What I like about the "laziness" of seemingly healthy Coniontis is that it's not the same kind of laziness that certain fishes employ: sleep all day, eat a few worms, continue sleeping for the next 5 days. Although the beetle does seem to spend certain nights inactively, it can be observed bumbling around aimlessly (in a good way)in underground paper caverns during many evenings.

    5. About 6-7 months in my care, I assume they probably matured in spring of last year, and just naturally die off annually. Here in Idaho, Coniontis adults probably last a little longer due to the fact that it gets colder, and they can overwinter. Eusattus and Coelus also seem relatively short lived in my experience, (compared to other Tenebrionids at least), with the oldest ones living a year.

      Good to know, for now I'll just assume only males tap then, after all it is usually the males that make some sort of noise to attract females in the invertebrate world, (though there are exceptions of course).

      Indeed, they aren't terribly inactive pet rocks like some animals, they just are "lazy" in comparison to some of the wandering Tenebrionid genera like Eleodes. :)

    6. My own mini-Coniontis back from summer still acts pretty youthfully, even though a front tarsus has vanished. Even the gigantic Cotinis has been quite feeble since fall, and its elytra are scratched up from being mistaken for a female and from wiping its rear end with those scythe-like tarsal claws.

      But then again, perhaps the local species have evolutionarily adapted to the perpetual sunny weather here in CA. Scudderia adults and nymphs in December? Yep, those eggs must not have been diapausing!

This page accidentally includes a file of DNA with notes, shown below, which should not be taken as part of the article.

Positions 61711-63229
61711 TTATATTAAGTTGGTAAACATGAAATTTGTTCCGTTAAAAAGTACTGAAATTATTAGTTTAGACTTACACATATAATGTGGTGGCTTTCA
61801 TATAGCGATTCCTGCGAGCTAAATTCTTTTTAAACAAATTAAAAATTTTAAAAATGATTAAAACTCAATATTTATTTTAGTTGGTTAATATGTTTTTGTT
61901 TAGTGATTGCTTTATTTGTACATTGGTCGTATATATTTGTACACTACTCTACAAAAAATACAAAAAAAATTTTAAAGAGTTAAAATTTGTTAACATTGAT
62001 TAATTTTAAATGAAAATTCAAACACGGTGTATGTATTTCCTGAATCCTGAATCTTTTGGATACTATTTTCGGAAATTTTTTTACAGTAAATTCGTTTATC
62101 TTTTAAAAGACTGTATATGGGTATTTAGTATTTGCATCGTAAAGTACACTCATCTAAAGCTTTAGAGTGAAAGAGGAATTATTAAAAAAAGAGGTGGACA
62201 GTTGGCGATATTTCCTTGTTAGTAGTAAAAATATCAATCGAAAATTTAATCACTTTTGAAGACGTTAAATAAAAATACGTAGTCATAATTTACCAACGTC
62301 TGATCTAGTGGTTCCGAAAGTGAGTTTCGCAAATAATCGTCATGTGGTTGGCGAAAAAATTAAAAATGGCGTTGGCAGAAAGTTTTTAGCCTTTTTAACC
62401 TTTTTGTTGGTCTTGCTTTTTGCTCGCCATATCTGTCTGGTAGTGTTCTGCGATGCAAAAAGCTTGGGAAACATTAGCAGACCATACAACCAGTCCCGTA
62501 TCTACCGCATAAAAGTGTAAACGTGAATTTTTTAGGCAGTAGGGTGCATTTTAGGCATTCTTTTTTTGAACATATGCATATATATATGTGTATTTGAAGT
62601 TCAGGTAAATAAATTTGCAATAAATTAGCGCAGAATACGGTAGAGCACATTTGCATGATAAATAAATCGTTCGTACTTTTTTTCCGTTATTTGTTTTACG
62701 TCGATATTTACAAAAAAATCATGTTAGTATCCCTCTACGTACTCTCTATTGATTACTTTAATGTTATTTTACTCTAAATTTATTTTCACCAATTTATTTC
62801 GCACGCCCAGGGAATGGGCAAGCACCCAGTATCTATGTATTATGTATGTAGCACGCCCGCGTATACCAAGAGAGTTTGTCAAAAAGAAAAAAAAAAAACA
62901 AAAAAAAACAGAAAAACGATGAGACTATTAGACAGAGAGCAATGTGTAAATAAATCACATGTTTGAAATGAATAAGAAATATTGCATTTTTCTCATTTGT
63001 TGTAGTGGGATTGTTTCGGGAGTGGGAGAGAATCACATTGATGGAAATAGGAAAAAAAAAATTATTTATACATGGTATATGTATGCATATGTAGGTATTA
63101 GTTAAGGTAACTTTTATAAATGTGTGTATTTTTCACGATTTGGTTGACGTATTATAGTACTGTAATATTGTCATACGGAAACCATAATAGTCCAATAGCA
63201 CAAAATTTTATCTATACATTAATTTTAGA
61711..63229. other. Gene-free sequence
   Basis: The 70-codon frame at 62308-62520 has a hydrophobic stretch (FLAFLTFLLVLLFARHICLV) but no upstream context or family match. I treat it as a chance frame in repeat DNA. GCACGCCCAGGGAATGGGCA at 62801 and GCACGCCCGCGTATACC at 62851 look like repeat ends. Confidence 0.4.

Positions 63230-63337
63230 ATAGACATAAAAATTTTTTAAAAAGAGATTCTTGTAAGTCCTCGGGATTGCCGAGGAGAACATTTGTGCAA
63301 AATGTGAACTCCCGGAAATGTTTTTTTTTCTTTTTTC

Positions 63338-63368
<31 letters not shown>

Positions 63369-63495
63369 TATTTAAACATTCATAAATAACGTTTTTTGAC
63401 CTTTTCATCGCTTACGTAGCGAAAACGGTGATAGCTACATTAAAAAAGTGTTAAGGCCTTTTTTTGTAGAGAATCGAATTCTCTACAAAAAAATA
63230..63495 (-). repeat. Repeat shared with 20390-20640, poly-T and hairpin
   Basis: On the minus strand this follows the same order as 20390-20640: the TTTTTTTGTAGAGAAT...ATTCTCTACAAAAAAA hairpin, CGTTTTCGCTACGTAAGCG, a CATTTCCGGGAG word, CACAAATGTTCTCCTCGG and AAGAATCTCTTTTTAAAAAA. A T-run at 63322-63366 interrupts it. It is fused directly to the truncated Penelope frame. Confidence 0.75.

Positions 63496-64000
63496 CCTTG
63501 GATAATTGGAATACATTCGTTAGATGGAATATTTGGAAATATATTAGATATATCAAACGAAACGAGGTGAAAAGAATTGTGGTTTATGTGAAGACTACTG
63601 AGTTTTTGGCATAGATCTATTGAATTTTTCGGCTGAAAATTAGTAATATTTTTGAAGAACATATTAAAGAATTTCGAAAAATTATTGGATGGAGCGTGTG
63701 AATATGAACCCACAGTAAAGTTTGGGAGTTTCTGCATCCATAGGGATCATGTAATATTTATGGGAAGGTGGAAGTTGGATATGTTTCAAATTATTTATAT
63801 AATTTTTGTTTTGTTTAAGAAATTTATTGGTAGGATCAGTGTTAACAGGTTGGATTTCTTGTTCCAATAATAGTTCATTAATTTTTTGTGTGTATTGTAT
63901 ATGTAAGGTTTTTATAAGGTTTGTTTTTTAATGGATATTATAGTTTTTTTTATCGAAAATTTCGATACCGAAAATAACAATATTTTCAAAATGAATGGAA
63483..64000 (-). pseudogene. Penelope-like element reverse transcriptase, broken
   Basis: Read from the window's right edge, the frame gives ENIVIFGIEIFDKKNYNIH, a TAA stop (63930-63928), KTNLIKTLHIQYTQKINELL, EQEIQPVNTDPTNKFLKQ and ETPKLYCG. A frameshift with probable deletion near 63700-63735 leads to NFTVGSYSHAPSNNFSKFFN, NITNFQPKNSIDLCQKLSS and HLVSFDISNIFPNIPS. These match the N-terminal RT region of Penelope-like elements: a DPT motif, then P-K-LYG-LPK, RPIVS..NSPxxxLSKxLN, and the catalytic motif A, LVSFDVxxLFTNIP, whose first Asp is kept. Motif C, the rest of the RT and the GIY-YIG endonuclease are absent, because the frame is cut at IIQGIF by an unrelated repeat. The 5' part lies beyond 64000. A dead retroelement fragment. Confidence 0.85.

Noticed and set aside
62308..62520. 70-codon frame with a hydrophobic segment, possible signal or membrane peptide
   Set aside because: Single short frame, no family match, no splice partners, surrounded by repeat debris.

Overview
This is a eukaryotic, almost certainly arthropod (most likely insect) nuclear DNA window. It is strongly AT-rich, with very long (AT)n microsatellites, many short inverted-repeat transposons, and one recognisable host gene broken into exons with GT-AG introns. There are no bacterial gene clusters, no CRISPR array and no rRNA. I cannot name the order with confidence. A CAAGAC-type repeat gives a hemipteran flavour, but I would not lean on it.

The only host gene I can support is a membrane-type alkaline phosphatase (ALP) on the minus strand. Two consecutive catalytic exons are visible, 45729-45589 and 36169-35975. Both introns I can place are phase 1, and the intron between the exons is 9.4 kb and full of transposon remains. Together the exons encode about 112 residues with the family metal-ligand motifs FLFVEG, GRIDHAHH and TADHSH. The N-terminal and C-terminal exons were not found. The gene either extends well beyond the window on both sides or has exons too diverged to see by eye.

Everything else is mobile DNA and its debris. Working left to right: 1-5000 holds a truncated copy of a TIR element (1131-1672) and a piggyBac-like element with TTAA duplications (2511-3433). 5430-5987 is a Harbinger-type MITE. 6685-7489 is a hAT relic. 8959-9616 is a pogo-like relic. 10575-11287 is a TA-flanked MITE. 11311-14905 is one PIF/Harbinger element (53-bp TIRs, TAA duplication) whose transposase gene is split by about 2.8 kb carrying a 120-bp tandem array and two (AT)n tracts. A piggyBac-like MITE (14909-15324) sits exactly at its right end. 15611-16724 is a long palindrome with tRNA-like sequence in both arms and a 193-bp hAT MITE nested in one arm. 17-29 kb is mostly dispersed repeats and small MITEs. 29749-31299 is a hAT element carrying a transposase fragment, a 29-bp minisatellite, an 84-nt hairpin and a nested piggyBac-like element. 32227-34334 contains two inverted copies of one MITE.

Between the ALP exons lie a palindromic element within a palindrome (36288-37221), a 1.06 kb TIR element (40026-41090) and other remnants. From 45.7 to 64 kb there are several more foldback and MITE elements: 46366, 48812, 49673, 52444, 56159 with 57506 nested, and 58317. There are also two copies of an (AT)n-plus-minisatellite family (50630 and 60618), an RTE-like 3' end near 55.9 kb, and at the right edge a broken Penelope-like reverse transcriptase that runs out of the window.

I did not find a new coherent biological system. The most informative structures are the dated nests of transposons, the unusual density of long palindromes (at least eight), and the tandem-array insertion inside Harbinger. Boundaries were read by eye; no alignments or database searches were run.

7. Oh, and I forgot

      According to beetlesinthebush, African tok-tok darklings have females that answer the males with more taps. I was thinking that perhaps Coniontis and Eusattus females do tap, but only under circumstances that would make it hard to observe (ex: females answer males they cannot smell, but once in the same area they do not).

      The research paper said that females were never observed tapping, not that they do not tap. Perhaps if it were discovered that females lacked proper abdominal armor for drumming such a thing could be positively disproved. Of course, tribe Coniontini ain't exactly well-studied.

    8. I'll have to see just how long my ID Coniontis adults live, as I don't remember the exact longevity of the species here.

      It COULD be possible some artifact of my husbandry is causing my California Coniontis to die off early, but the only thing I can think of would be a lack of ventilation. I've got a male Eleodes hispilabris in there with them though, and that species is pretty sensitive to a lack of proper ventilation, yet he's doing well, so I doubt that's it.

      Overall I think the most likely cause of death is old age, but we'll see, we'll see. I'm actually getting a little worried about the future of my culture though, because I can't get any larvae to pupate for me, despite the fact they should be mature now, and I've tried several deli cup sizes and substrate mixes...

      Good to know, it does make sense that the females wouldn't bother tapping back within the confines of captivity, since they could easily find the males by just walking around a bit. Someone would need to construct a huge enclosure for them in order to know for sure whether females will respond to the males with tapping, (perhaps with a barrier of some sort to prevent them from walking into each other inadvertently before the female decides to tap back to the male). Of course, who knows if/when that'll ever happen.